So as if by magic only half the guides on the rod carry a load and the guides that wrap a tight line around a rod shaft feel absolutely no load? How is this physically possible I can only wonder?

    Also, maybe I was not clear on what I mean by guide loading, and it is not just a fish hanging off the end of the rod.

    mpja-seafoam-close-guide.jpg?v=1456260548

    The above rod has a price tag of $1,400,00. Do you see that second bumper guide out? Follow what the line under load of a fish would do. It goes straight out from the reel, then makes a turn to the right to go into the 2nd guide, and then turned back to the left to 3rd guide out. When the line is pulled tight because of a fish on the line, that second guide will experience a side loading effect. All of them will feel the weight trying to PULL those guides back into a straight line. No way to avoid it with this configuration. The line wants to pull straight, but the guides won't allow it. That is a guide loading effect and sideways to. It is not as much weight as the guides experience out at the tip, but it is a load just the same.

    So for anyone to say the spiral wrap bumper guides do NOT experience any loading is simply not true. They do. But it is a different kind of loading than the 180's experience.

    Here is an image to demonstrate it- the sideways loading of a spiral guide:

    700XLS3.JPG
    Pay close attention to the following spiral wrap's 3rd guide out from the reel. Where is the load placement on that guide? Look at the place on the guide where the line is touching when under load. It is riding up on the side pulling that guide down sideways because the line wants to straighten out in a straight line and this guide is PREVENTING that from happening. To me, this is WRONG! This is not ideal. (Even the stripper guide and 2nd guide out by my way of doing things need to be tweaked over some to help that line flow straighter.) This spiral wrap is less than ideal. Tweak those guides to where the tight line under load rests in the bottom center when the rod is loaded straight down.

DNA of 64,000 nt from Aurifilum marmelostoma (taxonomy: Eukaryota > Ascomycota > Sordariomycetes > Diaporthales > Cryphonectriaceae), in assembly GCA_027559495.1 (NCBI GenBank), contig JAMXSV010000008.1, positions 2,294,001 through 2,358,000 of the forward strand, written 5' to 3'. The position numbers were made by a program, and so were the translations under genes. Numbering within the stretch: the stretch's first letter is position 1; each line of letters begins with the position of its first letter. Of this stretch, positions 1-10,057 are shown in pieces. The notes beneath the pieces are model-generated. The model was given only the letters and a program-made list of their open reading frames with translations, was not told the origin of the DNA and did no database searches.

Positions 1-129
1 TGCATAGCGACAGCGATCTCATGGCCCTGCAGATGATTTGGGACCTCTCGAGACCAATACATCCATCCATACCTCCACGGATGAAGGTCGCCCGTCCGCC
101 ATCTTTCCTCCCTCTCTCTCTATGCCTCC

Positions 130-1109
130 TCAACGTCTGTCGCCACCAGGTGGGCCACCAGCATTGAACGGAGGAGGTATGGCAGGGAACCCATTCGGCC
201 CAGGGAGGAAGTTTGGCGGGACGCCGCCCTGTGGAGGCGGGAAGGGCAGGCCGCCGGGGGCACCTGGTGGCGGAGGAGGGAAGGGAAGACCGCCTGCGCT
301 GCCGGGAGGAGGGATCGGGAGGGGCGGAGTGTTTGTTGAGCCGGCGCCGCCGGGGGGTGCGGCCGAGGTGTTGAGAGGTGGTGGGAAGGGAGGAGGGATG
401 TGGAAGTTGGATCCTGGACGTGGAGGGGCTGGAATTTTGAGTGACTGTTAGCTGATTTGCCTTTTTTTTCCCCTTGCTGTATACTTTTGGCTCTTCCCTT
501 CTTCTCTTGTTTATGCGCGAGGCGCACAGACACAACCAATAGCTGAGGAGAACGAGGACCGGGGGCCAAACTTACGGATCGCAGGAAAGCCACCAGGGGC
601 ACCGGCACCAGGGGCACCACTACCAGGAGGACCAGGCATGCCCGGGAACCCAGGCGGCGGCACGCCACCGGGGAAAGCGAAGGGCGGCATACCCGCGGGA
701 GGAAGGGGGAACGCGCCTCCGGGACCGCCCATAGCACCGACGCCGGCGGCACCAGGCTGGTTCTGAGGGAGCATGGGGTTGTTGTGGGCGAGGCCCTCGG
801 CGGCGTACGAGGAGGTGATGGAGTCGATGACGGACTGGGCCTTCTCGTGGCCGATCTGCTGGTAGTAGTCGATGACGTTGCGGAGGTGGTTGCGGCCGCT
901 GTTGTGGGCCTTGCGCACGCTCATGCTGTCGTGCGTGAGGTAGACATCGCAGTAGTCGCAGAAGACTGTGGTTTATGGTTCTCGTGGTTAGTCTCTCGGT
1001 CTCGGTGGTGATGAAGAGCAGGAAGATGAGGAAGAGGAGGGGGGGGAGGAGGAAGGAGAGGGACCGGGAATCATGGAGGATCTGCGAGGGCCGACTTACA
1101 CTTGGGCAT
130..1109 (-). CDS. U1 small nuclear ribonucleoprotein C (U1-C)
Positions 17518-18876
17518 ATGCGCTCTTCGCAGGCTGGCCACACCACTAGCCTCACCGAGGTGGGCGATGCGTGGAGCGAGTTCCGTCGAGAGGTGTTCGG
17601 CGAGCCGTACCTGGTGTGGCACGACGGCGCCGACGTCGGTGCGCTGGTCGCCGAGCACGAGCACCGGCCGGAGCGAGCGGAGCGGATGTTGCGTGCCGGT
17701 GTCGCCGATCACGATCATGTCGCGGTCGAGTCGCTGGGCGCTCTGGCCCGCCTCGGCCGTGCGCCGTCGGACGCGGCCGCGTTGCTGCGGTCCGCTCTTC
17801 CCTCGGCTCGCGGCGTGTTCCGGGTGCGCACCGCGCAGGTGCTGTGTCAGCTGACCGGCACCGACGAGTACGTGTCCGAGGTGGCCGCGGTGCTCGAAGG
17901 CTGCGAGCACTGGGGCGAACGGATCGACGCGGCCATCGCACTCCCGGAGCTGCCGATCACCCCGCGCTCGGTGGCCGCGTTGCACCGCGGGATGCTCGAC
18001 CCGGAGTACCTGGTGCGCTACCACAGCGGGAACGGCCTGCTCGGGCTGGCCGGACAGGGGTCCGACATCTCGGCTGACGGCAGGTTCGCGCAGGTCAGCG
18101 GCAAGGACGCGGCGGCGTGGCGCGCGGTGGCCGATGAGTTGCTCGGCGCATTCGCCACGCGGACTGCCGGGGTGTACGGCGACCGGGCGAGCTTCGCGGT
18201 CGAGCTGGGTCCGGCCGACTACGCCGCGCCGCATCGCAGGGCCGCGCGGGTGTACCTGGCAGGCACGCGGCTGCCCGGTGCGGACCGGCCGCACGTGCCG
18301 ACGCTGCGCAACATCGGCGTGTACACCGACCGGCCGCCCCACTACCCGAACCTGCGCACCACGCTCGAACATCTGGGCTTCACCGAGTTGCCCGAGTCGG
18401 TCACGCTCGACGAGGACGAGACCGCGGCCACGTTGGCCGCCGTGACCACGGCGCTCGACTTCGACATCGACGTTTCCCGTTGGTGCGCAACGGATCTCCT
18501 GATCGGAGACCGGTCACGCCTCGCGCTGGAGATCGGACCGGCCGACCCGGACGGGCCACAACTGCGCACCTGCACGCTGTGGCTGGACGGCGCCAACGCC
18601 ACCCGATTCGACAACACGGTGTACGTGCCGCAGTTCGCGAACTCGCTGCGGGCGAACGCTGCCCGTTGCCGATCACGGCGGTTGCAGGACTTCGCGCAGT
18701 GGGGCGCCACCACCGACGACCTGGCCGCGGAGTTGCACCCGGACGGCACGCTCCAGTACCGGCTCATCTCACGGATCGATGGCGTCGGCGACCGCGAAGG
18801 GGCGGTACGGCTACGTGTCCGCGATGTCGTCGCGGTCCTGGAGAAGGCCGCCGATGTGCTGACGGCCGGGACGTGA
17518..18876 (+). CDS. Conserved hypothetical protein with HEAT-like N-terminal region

Whoever built this rod, they put the guides where they wanted them rather than let the rod and line tell them where to put them, so here we see an un-natural line flow that is NOT straightened out or corrected in my opinion. I go to extremes to AVOID this.

    Before I lock a guide down in place I check for this type of mistake and correct for it. That 2nd bumper guide out and 3rd guide should have been adjusted further down allow the line flow straight through it rather than loading up on the side of the guide and pulling it sideways. I would never build a spiral wrap rod like this. I showed above how straight the line flows through my spiral wrapped guides. That is the ideal condition to achieve. The following is not. Will it work? Yes it does. Is it ideal? I think not. It could have been tweaked into a straighter line flow path when under load, but this one is not.